GOP lawmakers aim to craft changes to police practices

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Astrid Riecken

Sen. Timothy Eugene Scott, R-S.C., speaks during a a Senate Banking, Housing, and Urban Affairs Committee hearing on Capitol Hill in Washington, Tuesday, June 9, 2020. (Astrid Riecken/The Washington Post via AP, Pool)

WASHINGTON – Republican Sen. Tim Scott proposes a national database of police officer-involved shootings. Sen. Rand Paul wants to stop sending surplus U.S. military equipment to local law enforcement. And Sen. Mitt Romney seeks a number of bipartisan bills in response to police violence.

Despite President Donald Trump’s “law and order” approach to demonstrations over the death of George Floyd, Republicans in Congress are quickly, if quietly, trying to craft legislation to change police practices and accountability following the deaths of black Americans at the hands of law enforcement.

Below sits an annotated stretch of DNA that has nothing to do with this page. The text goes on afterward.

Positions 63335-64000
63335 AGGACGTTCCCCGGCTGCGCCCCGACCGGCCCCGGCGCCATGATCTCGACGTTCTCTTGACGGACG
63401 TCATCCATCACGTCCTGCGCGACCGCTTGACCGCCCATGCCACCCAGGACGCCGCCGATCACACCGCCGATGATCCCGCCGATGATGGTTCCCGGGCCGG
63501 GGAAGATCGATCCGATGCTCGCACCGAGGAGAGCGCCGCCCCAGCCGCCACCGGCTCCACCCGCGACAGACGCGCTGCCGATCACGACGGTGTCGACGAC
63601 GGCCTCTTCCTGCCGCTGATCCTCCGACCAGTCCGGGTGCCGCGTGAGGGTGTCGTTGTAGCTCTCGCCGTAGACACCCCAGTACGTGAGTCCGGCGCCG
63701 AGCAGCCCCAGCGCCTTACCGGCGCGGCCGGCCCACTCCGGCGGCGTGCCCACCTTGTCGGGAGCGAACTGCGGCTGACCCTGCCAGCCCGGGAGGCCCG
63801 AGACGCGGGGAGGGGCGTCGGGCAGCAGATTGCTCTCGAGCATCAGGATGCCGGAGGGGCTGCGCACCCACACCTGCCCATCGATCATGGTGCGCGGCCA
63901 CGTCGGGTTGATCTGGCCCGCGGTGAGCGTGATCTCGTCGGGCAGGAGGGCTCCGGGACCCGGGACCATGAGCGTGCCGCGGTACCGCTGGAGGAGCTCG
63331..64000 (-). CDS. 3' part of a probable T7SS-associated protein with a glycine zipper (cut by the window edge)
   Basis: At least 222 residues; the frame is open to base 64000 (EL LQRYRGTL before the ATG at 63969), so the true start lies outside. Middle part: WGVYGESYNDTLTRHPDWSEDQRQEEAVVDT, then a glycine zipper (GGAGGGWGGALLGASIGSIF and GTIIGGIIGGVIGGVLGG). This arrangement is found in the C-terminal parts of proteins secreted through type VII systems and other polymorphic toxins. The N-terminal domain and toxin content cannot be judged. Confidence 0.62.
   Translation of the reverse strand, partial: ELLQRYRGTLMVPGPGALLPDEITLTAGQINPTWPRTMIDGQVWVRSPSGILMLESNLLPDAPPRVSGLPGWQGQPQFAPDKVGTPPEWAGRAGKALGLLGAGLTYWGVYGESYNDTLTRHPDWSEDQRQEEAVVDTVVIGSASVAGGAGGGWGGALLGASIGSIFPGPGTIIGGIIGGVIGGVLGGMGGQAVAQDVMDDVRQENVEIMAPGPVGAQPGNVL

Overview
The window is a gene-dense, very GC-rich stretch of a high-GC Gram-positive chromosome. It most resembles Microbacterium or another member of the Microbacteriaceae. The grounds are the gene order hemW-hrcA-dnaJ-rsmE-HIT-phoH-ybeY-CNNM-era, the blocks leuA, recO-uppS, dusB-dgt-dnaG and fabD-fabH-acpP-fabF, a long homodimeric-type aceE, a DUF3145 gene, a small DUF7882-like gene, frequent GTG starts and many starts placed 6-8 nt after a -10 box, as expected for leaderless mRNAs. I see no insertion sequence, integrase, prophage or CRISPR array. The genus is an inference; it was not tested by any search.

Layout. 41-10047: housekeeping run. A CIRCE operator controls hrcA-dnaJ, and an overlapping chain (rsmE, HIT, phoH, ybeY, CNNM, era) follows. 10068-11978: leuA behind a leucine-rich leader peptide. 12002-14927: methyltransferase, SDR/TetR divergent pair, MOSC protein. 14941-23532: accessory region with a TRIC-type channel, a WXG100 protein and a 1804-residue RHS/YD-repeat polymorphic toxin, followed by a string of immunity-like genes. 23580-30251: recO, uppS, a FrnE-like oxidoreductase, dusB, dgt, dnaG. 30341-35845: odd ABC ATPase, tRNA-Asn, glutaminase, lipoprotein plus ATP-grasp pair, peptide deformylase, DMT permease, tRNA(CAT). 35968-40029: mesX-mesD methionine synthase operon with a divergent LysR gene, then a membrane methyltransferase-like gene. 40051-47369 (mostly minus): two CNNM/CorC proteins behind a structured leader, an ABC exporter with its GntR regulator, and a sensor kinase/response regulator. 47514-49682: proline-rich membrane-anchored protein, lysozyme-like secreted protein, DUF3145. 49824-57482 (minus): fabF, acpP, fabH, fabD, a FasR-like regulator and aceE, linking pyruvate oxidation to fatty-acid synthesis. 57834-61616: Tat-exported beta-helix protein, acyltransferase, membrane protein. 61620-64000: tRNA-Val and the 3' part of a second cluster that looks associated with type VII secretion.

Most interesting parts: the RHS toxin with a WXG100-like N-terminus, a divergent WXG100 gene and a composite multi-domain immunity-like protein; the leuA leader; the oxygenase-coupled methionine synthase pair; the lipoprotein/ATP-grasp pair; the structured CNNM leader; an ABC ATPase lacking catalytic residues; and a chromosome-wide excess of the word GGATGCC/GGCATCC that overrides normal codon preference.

GOP senators, who risk losing control of the chamber in this fall's election, are distancing themselves from the tone and substance of Trump's response as they step gingerly into a topic many have long avoided as the “Black Lives Matter” movement gains support.

“I think we should all be optimistic right now," Scott, the only black GOP senator, told reporters at the Capitol. "We have no reason not to be.”

The burst of legislative activity in the Republican ranks — GOP leadership named Scott to lead a working group — is an abrupt turnaround. It comes as Trump lashes out at activists who want to “defund the police” while Democrats, powered by the Congressional Black Caucus, have unveiled the most sweeping police overhaul in years. House leadership announced it is recalling lawmakers back to Washington this month for a vote.

Lawmakers are watching as demonstrations erupt in all corners of the country, from the biggest cities to the smallest towns, and acknowledging the arrival of a mass movement for law enforcement changes as politically impossible to ignore.

Notably, Senate Majority Leader Mitch McConnell, whose state faced unrest following the death of Breonna Taylor after police used a no-knock warrant to enter her Louisville home, tried to strike a different tone for the party.

McConnell said the country is still "wrestling with America’s original sin,” a reference to slavery.